This is from Era One, a 23 page writeup of my last year of travels, with some included lessons. I'm going to have a few excerpts of Era One this week, alongside our regularly schedule programming. You can download your free copy of Era One here - Era One - Download PDF
Spending – How Much Does it Cost to Travel?
I get this question a lot. People wonder how I can travel and hop around the world when I’m not working?
The truth is, it’s cheaper to spend a few months in a developing country than it is to stay in a city in the Western world. The expensive part is getting there – airfare. But after around three months, airfare+expenses becomes cheaper than staying home. Cheaper rent and much cheaper food.
I’ve got some friends here and there, so I might stay with friends for a while and get them gifts or take them out in lieu of getting my own place, but even renting a place can be done cheap. Like I said, I was paying $12/night in Seoul to stay in a jimjilbang. Now, if you lived in Seoul, you wouldn’t want to stay in a jimjilbang all the time. But for a month, paying $360 to stay at a place with a gym, sauna, pools of water/minerals, sleeping areas, restaurants, snack stands, and more – it’s a fantastic deal. Yes, I didn’t have my own space there. Yes, I had to check out during the day. Yes, there’s some hassle involved. Yes, it’s not always good sleeping. But $360, man. For a month. And that includes the hot rooms, cold rooms, the various mineral and herb baths, and all the weights and cardio I want. Fantastic.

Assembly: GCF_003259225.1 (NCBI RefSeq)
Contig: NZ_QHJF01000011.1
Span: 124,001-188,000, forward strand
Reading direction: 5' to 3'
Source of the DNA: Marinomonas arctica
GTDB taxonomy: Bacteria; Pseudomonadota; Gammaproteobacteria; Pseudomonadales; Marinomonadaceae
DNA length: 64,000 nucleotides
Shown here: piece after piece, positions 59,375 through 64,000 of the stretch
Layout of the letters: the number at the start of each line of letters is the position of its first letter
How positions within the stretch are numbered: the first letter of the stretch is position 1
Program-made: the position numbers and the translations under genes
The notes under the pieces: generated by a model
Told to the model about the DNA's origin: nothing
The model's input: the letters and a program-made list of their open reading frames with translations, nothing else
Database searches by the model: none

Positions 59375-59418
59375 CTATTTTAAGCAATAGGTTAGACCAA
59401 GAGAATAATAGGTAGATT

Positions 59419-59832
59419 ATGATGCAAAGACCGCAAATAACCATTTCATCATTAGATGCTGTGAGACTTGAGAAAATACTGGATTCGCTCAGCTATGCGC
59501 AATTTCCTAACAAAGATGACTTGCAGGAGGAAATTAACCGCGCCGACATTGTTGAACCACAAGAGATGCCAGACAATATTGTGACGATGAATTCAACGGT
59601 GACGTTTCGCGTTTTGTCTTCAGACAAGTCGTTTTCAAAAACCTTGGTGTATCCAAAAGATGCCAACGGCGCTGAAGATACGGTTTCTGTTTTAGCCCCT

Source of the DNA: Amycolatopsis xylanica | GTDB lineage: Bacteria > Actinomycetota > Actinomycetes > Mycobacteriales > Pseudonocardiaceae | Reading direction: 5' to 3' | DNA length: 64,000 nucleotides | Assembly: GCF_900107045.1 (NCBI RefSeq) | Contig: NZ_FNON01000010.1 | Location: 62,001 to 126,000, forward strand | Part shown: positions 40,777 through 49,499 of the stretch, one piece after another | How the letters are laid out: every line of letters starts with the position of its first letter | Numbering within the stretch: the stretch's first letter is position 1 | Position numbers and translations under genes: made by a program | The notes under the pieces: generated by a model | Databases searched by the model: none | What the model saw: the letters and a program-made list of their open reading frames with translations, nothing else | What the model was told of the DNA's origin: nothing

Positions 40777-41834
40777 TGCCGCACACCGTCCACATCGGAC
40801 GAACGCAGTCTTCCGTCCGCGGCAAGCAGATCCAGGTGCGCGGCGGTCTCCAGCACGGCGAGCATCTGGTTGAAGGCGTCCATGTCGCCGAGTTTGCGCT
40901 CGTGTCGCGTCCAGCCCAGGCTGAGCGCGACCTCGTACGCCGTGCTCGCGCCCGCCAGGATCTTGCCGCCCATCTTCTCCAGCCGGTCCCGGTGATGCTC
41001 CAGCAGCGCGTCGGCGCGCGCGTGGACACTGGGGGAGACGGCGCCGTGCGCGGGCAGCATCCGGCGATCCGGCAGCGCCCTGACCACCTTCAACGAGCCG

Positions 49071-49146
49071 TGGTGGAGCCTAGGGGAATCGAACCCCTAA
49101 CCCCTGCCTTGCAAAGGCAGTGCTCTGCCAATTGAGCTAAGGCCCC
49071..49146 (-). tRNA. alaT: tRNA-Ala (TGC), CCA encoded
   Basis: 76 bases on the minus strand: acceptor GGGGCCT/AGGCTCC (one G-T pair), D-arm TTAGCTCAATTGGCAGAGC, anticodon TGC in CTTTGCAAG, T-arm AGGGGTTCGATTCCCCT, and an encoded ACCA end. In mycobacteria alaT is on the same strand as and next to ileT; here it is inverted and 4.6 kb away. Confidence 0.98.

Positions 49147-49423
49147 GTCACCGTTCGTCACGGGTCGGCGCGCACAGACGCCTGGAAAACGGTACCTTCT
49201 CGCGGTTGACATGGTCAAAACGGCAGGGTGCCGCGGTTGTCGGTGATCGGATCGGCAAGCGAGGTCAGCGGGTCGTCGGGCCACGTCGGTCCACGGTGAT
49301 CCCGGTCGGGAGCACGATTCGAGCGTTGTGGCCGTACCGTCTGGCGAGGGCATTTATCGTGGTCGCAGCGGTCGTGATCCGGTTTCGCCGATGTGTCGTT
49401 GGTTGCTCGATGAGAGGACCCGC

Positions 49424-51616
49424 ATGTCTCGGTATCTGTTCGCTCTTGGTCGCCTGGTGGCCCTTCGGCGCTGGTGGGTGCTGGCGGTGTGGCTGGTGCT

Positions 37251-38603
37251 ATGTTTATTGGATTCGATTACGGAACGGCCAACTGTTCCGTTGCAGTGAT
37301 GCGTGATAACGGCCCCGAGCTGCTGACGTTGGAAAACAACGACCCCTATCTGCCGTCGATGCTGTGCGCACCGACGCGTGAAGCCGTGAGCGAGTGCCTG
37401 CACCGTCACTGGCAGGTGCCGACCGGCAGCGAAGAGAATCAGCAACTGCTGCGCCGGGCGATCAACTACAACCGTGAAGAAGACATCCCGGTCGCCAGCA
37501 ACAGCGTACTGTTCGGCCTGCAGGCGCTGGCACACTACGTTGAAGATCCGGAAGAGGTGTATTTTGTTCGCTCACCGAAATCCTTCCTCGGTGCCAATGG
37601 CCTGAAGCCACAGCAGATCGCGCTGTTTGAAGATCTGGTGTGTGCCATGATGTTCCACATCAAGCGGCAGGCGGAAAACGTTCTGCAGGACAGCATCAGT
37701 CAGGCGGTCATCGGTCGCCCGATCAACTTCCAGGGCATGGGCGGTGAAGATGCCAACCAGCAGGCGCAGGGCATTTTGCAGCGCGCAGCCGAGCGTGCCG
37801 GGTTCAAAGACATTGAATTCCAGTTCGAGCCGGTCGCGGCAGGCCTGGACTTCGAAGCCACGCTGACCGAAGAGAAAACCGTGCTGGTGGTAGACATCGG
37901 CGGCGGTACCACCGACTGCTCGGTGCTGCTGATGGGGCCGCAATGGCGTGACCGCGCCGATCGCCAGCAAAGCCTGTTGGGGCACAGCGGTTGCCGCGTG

I am by no means spoiled. But sometimes it is necessary and proper to throw yourself on the ground, scream, flail, and thrash around for a bit. This is pretty much how I ensured that the basements of my townhouse complex remain unlocked...
I live in an on-campus townhouse complex called Colony (which falls somewhere between "the slums" and "low-income housing" on my scale of RIT Housing). Despite the distance from campus, disrepair, and the smelly, ant-and-bee-infested swamp I have for a backyard, I really enjoy living there. One of the major draws is the basement - the only RIT housing option with a basement. We have two rooms, a "family room" and a "utility room."
According to the RIT Housing website, the Family Room is 12 x 21, and the Utility Room is 13 x 21. There is a very thin, poorly constructed wall (with holes in it) between the two rooms, and a door connecting them.
I was back home in Maryland this summer, but my roommate Charles Moreland stayed in our townhouse. One day, he emailed me and was furious that "Housing was locking our basement."
...What? I didn't get this email. I had him forward me the email, which stated that "this necessary work is being done to address past occurrences with fire code violations and maintenance issues. These incidents include: inappropriate storage of combustible materials near the furnace and hot water tank, and the sump pump being clogged with debris (resulting in flooded basements)."